Singapore: Internet-savvy travelers drive travel agencies out of business

SINGAPORE — As more and more travelers go online to book flights, hotel rooms and tours, a rising number of home-grown travel agencies have been forced out of business.

Singapore: Internet-savvy travelers drive travel agencies out of business

SINGAPORE — As more and more travelers go online to book flights, hotel rooms and tours, a rising number of home-grown travel agencies have been forced out of business.

A total of 86 travel agencies shut shop in the first five months of this year, surpassing the 80 new ones that obtained operating licences, Singapore Tourism Board (STB) data showed, signalling a shake-out in the industry segment.

At the current pace of closures, the number of firms going out of business this year is also set to exceed the 114 that ceased operations last year.

This will extend the trend since 2011 when closures have risen year after year. Meanwhile, 159 new travel agency licences were issued last year, down from 163 in 2013, STB data showed.

Dr Michael Chiam, senior tourism lecturer at the Ngee Ann Polytechnic, said wafer-thin margins and cut-throat competition continued to push smaller players into the corner, while Internet-savvy travellers are assembling their own itineraries and cutting out agents.

Ms Kay Swee Pin, president of Singapore Outbound Travel Agents Association (SOTAA), said: “In fact, there are far too many travel agents in a small market such as Singapore.” As of December, there were 1,201 licensed travel agents here, up from 973 in 2010 and 735 in 2005.

Main Street Travels went defunct last month after the company ran out of cash.

Mr Sameer Gupta, owner of the agency, said: “Corporate bookings need capital and credit. We have had many corporates not paying up. To fight them meant spending more money. High local salaries, paid-up capital requirements, rentals, audit costs and a host of other pre-requisites made survival tough. Many general retail travel agents are out of business and many others will soon be.”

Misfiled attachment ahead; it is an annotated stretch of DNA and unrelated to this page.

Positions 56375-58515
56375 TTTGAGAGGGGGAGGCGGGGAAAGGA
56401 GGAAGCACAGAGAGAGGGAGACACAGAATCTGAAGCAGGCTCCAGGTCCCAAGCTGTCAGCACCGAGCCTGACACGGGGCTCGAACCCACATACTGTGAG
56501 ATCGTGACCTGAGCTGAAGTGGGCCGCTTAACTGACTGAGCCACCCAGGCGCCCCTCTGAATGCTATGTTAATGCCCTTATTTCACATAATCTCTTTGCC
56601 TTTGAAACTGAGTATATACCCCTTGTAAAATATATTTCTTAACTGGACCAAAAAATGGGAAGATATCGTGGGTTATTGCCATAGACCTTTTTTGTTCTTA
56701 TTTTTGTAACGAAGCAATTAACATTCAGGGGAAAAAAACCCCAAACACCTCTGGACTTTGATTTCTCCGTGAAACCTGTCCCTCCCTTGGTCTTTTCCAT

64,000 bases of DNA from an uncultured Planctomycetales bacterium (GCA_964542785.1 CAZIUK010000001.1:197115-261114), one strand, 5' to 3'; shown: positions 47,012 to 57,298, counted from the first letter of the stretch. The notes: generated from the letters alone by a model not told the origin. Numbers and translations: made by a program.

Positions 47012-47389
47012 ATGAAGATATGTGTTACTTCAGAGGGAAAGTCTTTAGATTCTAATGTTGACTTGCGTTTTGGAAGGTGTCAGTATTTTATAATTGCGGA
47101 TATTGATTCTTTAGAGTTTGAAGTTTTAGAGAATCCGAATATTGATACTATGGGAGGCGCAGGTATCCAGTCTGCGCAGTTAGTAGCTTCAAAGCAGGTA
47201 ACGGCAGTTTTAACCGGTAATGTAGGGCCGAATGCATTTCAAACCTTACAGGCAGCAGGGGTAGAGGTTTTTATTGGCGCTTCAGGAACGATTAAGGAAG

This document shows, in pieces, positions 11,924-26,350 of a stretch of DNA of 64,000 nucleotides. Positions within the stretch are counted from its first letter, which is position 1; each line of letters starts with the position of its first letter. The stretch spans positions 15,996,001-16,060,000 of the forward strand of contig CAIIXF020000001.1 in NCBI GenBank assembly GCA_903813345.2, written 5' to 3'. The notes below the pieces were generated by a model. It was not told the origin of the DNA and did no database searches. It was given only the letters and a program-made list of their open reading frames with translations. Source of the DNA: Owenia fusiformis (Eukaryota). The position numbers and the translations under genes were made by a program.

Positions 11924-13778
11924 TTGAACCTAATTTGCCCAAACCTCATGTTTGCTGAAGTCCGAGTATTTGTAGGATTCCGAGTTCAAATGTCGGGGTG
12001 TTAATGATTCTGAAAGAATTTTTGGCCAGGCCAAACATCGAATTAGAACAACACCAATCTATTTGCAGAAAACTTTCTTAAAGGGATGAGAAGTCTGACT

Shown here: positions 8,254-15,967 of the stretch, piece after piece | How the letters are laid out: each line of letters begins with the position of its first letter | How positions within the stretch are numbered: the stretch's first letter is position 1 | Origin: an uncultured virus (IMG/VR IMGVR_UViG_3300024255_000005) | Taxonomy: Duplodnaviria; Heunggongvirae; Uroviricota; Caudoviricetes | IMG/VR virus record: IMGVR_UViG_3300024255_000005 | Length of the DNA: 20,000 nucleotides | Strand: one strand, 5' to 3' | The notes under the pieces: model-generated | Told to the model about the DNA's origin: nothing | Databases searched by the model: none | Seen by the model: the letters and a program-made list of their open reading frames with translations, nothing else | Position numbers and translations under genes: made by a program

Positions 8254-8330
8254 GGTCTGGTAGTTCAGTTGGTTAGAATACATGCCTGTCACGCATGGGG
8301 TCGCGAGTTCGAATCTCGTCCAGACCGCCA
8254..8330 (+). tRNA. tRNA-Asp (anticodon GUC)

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Bigger travel agencies have also gone out of business. Asia-Euro Holidays pulled down its shutters abruptly last month after 13 years in business, leaving hundreds of customers in the lurch. Five Stars Tours, another well-known travel agency, went bankrupt in January last year.

Some travel agencies are calling for more regulation to curtail such closures that are casting the industry in a poor light. Smaller operators often undercut the competition with low rates, but eventually collapse when their business model becomes unsustainable.

“STB as a regulator should tighten current rules in terms of paid-up capital requirements and conduct annual audits on travel firms to ensure public money is not at risk. After all, in the event of a closure, the Government and banks are paid off first and consumers mostly get nothing,” said Ms Alicia Seah, director of marketing and communications at Dynasty Travel.

“There have to be stricter rules around the use of funds collected from clients,” Ms Kay of SOTAA said.

As consumer behavior changes, Ms Seah said continuous innovation is needed to survive in the intensely competitive market.

“We are aggressively embracing technology, innovating product offerings and payment solutions besides increasingly banking on loyalty programs. It is not easy for smaller players to compete,” she said.

Tour operators have to restructure and remodel their businesses, said Mr Ram Samtani, secretary-general of the National Association of Travel Agents Singapore (NATAS).

“People today are looking for experiences and not only simple holidays,” he added.

A company official at Grassland Express and Tours’ outlet at Golden Mile Complex said: “Our target audience for traditional travel has changed. We are now focused on customizing tours for the elderly and for family groups. We are looking for ways to get the younger lot back.”

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